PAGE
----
Termites infest JNU lab closed due to COVID, destroy rare research samples, say students

Most parts of the lab, along with the equipment and the samples that the researchers had collected were destroyed, after being exposed to seepage and termite infestation
The JNU lab (Pic: Twitter/ Aishe Ghosh)
The JNU lab (Pic: Twitter/ Aishe Ghosh)

Elora, a PhD scholar in the Jawaharlal Nehru University, tells us about the day at the end of November when she entered the university's TL/OSL (thermo luminescence/optically stimulated luminescence) lab, after an eight-month-long hiatus. However, little did she know that she was in for a shocker. The sight was devastating, she says. Most parts of the lab, along with the equipment and the samples that the researchers had collected were destroyed, after being exposed to seepage and termite infestation.

The lab, which was set up as part of a consortium of four universities — Jammu University, Sikkim University, Kashmir University and JNU was used by the PhD students of the Centre for the Study of Regional Development (CSRD) of the School of Social Sciences. "Pretty much all of my research work is destroyed here. I had been collecting these samples since 2015. It took us a lot of effort to collect these. There were samples from various regions including Lahaul, Ladakh, Sikkim and the Gangetic planes," she says. Elora adds that the field trips were quite dangerous, expensive and time-consuming and collecting the lost samples again will be next to impossible. "Apart from that, we had made huge investments here. All that is lost now," she says.

Rusty surface in the lab (Pic: Twitter/ Aishe Ghosh)

Elora says that the lab, which is one of the only 12 of its kind in the country, also had samples from universities across the world. "It was initially funded by the Department of Science and Technology. "Within four years of its establishment, the lab had started giving some good results. However, the previous occupants of the building hadn't moved their equipment from the terrace and during the lockdown, this caused seepage in the building, which led to termite infestation," she says.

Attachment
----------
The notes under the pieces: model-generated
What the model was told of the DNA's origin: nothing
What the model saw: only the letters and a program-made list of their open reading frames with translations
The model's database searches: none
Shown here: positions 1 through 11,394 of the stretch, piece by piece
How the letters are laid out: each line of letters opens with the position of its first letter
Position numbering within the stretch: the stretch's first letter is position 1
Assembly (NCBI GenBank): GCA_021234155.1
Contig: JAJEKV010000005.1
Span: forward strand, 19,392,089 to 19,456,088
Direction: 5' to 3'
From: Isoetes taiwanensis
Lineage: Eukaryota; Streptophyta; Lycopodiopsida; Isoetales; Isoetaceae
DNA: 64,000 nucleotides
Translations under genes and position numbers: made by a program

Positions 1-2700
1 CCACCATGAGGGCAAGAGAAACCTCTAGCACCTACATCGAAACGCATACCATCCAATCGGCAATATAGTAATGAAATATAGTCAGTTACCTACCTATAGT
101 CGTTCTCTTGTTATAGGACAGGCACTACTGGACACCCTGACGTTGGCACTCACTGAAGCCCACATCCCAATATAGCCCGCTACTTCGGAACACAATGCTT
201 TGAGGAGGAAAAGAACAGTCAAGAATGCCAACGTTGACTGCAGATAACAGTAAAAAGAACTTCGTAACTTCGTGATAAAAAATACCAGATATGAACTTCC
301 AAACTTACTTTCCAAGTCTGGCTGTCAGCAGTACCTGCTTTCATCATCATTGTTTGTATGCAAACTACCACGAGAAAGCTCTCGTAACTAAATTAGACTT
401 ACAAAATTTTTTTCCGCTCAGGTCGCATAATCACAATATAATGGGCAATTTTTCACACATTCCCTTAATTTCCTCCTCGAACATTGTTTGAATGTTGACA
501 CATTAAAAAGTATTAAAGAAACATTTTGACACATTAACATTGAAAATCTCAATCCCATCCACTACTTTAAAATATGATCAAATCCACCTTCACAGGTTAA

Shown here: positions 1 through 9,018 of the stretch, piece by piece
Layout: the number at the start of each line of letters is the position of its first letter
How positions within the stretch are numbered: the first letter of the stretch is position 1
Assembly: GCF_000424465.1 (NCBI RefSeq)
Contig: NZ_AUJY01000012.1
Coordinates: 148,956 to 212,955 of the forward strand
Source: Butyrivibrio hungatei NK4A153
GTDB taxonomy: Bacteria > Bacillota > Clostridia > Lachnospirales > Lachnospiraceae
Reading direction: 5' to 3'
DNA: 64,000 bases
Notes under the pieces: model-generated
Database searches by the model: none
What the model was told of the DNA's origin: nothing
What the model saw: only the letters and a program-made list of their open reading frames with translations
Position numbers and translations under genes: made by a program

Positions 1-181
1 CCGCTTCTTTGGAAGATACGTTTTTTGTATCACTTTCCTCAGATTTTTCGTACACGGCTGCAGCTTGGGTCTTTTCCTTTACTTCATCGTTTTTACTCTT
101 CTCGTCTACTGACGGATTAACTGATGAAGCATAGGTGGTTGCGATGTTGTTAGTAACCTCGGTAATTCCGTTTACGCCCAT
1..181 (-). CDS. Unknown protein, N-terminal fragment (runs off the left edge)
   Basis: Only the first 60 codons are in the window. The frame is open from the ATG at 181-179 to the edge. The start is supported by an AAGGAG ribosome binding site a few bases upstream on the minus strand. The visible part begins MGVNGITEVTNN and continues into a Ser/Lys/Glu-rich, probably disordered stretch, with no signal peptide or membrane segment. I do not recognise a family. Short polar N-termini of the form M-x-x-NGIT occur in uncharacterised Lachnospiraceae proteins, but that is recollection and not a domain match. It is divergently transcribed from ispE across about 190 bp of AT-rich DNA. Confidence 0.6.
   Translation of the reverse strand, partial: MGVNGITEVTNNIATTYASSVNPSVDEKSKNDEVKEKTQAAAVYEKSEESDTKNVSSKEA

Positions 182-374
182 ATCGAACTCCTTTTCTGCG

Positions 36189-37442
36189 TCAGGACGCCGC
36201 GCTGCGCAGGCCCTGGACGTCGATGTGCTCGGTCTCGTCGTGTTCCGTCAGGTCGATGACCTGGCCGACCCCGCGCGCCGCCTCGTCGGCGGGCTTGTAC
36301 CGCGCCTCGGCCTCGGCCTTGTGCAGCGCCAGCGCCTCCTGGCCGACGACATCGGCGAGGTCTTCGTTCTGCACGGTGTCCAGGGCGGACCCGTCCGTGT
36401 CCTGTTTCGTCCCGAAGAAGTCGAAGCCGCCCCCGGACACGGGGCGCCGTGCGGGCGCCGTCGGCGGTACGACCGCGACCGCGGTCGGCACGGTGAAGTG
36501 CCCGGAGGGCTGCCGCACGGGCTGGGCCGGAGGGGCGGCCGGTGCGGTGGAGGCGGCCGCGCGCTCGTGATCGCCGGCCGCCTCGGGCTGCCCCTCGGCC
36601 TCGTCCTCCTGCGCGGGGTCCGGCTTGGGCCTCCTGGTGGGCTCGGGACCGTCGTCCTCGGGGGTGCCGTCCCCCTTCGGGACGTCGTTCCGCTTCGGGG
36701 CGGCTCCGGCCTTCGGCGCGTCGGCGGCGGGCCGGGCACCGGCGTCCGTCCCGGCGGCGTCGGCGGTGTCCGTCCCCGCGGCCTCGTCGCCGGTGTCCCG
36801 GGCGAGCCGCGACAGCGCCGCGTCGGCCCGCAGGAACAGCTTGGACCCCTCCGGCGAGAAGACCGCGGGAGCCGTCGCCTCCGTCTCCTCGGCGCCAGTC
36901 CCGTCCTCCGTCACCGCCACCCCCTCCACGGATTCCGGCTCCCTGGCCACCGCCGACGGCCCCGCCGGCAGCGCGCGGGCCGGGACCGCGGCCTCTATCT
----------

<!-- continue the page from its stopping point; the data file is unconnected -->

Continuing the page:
Ishita Manna, a fifth-year PhD scholar also had to face similar issues. Someone who is preparing to submit her thesis in June, Ishita says that this has badly affected the quality of her research. "We foresaw this happening and had written letters to the administration continuously seeking a solution," she says. "However, when I saw the lab last Saturday, I was shocked. I tried cleaning it up, but the damage was beyond repair," she says.

Elora is a day scholar who lives close to the university, while Ishita had returned to Delhi in the beginning of September and was living outside the campus, given that the students aren't permitted to enter the premises. "We have been fighting continuously to let us enter the lab," says Elora. "Had they done that earlier, I could have saved our research work and samples," she says.

The JNU Students' Union, which condemned the state of the laboratory, also said that the entire vicinity of the lab has become contaminated with radioactive waste and has become unsafe to visit. "In light of the above situation, the JNUSU demands that the JNU administration immediately acknowledge its mismanagement and take immediate steps to provide all necessary assistance to the affected students. We appeal to the Department of Science and Technology which funds the lab, to enquire into the matter and raise it up with the JNU administration," they said in a statement. "We also appeal to the UGC and the MoE to immediately set up an inquiry committee to investigate this apathy and deliberate mismanagement," it said.

The researchers have now written letters to the Vice-Chancellor and two of the rectors, seeking proper action. "We demand the speedy removal of the scrap and initiation of the renovation of the lab. We need the lab back in place as soon as possible without any delay. We hereby wish to inform you, if the scrap is not taken away in the next two days we will take the work up on our own as clearly none from the administration have any care for health and hard work invested by students of our Centre," reads their letter.

An email sent to the JNU administration seeking a comment did not elicit a response. This copy will be updated once they respond.

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